Seaside Villages on the Costa Brava
When I was in college I studied for two summer semesters in Madrid and we spent almost every weekend touring the countryside to some of Spain's most famous places: Segovia, Toledo, Seville, and Salamanca. While I loved visiting these historic places with their royal tapestries or Roman aqueducts, my favorite memories often included seeing small villages with whitewashed houses and terra cotta tiled roofs. It's been many years since I've been in Spain and today I got to see some of the same types of villages again, only this time many were in a seaside setting here in the Costa Brava.
Following a list of suggested small villages to visit from the New York Times book 36 Hours: Weekend Getaways in Europe, we set our GPS to Begur, a small village outside Aiguablava. It's a village with cobblestone streets with wrought iron balconies. According to some informational plaques, former residents made their wealth in Cuba in the 1800's and when they returned they built beautiful houses. One house had 19th century scenes from the Americas painted on the outside and the current owners left them intact,
Pals was a village of contrasts. Along the waterfront, cars were lined up bumper to bumper as people spilled out of them with straw bags bursting with towels and beach mats. Stores sold everything from inflatable seaside friends to typical kitschy souvenirs such as dolphin key chains and t-shirts with fish. We were a little surprised the New York Times suggested this until we discovered the old town on the hill. Peaceful cobblestone streets weave in and out between buildings up to a stone castle. Most of it was destroyed during the Spanish Civil War, but the tower remained. it is known as the Tower of Horas and the ancient bells ring every quarter hour. When we opened the old wooden doors of the cathedral the whole church was cast in darkness except the stained glass windows behind the altar, but lit up in the corner I spotted a curiosity. At first glance I thought it might be a water vending machine for parishioners which seemed odd, but upon close inspection, it was a vending machine selling votive candles. Walking back down to our car, it almost felt as if we were in Provence.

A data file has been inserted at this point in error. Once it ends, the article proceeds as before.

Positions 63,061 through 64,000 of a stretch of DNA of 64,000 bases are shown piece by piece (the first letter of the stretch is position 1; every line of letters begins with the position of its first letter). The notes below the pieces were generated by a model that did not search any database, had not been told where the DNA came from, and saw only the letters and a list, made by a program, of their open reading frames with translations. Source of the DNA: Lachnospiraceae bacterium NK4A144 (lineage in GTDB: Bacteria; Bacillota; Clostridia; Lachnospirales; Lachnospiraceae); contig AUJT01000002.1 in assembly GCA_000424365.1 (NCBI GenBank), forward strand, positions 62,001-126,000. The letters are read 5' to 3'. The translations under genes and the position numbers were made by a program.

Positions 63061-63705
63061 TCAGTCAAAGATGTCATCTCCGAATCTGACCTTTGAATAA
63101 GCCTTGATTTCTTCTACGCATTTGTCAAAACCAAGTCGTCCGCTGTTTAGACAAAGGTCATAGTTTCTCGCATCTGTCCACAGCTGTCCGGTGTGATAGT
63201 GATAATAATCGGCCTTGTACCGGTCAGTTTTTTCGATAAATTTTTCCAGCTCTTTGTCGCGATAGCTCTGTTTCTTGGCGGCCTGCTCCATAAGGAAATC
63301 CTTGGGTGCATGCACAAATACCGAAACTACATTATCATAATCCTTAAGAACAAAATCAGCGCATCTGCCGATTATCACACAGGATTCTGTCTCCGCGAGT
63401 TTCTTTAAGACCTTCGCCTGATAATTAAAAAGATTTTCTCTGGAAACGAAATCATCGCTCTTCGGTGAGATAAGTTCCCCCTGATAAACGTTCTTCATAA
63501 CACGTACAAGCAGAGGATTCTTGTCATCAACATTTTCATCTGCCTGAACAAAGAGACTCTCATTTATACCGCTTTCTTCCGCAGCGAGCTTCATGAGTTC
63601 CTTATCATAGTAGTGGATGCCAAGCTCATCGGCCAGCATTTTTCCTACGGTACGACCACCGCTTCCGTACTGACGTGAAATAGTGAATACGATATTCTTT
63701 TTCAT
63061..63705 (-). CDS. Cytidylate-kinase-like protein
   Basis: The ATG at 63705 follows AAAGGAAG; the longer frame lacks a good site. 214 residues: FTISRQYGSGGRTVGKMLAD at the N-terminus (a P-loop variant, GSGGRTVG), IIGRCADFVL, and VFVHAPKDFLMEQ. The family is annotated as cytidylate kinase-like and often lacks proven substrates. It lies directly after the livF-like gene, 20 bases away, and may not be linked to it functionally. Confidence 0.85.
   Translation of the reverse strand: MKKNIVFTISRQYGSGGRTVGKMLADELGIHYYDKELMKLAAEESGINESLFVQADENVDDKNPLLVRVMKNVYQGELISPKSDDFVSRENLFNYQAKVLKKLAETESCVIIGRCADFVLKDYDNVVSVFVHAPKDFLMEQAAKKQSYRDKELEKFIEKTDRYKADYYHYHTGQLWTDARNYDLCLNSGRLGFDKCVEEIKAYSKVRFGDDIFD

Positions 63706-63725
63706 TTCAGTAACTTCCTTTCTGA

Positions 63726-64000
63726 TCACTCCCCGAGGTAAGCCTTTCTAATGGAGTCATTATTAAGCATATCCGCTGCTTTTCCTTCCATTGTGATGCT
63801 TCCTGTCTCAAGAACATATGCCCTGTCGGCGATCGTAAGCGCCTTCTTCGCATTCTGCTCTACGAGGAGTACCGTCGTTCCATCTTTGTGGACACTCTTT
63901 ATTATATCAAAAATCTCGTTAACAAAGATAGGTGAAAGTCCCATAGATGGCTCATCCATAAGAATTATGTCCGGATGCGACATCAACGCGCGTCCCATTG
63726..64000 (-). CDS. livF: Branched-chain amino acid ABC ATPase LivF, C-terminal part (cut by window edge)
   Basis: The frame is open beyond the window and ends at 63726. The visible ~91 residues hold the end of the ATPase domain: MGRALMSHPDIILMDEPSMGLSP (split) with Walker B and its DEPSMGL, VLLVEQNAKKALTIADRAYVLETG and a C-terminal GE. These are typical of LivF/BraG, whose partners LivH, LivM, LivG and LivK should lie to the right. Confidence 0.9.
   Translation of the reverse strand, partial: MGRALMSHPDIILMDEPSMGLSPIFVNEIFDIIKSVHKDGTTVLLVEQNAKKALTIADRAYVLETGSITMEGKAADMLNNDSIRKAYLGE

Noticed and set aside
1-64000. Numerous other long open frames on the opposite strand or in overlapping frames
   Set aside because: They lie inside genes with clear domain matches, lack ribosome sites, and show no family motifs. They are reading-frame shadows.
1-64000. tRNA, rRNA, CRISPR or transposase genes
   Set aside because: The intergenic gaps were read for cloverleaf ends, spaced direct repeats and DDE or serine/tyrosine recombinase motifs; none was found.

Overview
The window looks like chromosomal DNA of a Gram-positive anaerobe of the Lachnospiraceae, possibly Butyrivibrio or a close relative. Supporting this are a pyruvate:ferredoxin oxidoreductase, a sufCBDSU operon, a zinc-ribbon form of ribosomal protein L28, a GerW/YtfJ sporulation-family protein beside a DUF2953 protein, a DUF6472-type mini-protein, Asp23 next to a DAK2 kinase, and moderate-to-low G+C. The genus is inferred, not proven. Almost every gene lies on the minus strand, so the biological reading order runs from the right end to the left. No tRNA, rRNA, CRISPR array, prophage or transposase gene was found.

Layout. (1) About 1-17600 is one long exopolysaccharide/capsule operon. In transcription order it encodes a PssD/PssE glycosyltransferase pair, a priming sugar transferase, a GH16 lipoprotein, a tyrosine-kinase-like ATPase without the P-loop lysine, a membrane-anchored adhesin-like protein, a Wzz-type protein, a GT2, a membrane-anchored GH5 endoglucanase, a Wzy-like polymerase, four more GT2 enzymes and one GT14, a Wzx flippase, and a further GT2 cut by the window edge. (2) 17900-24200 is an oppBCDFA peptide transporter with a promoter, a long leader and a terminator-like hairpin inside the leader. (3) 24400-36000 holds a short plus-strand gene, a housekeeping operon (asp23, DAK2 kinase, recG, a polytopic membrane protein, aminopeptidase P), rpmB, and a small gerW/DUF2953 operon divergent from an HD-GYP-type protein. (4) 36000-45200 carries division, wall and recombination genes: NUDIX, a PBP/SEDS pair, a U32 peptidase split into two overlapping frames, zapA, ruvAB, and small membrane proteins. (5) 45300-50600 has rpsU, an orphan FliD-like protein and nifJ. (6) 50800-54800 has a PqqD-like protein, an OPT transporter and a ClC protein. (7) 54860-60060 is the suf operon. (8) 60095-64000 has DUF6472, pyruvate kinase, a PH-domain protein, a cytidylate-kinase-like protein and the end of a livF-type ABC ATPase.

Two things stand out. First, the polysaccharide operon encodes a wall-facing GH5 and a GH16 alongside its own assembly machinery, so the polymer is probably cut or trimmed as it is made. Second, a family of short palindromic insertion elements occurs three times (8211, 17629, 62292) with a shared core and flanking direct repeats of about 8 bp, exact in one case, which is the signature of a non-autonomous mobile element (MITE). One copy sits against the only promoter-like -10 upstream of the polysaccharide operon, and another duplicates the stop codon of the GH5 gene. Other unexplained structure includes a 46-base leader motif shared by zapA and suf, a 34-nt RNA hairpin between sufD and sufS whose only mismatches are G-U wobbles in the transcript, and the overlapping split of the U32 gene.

Continuing on our journey, our GPS guided us up a winding road through the mountains with no signs of anyone living there now, but there is evidence of terrace farming, each section divided with walls made of stones, We stopped on top for a magnificent sweeping view of the sea. In Ireland, there are similar places in the mountains, but all around you can hear the bleating of sheep. Here there was total silence.
At the bottom of the hill perched along the sea was the white washed village I had been seeking: Cadaques. It is a picturesque town with a sea wall that winds along the waterfront. We chose a restaurant based on popularity and this one was full of Spanish speaking holidaymakers. Dave tried his first paella and it was delicious. It was served in a pan hot out of the oven with fresh mussels, shrimps, and clams, After lunch we explored the village and decided that this is a village we would like to stay in someday in the future.
On the way back to Aiguablava we passed more hill towns with whitewashed houses on streets rising up into the hills crowned with a church at its highest point. It's a different Spain than the one I knew back in college with now a new modern vibe, but it's one I will long remember.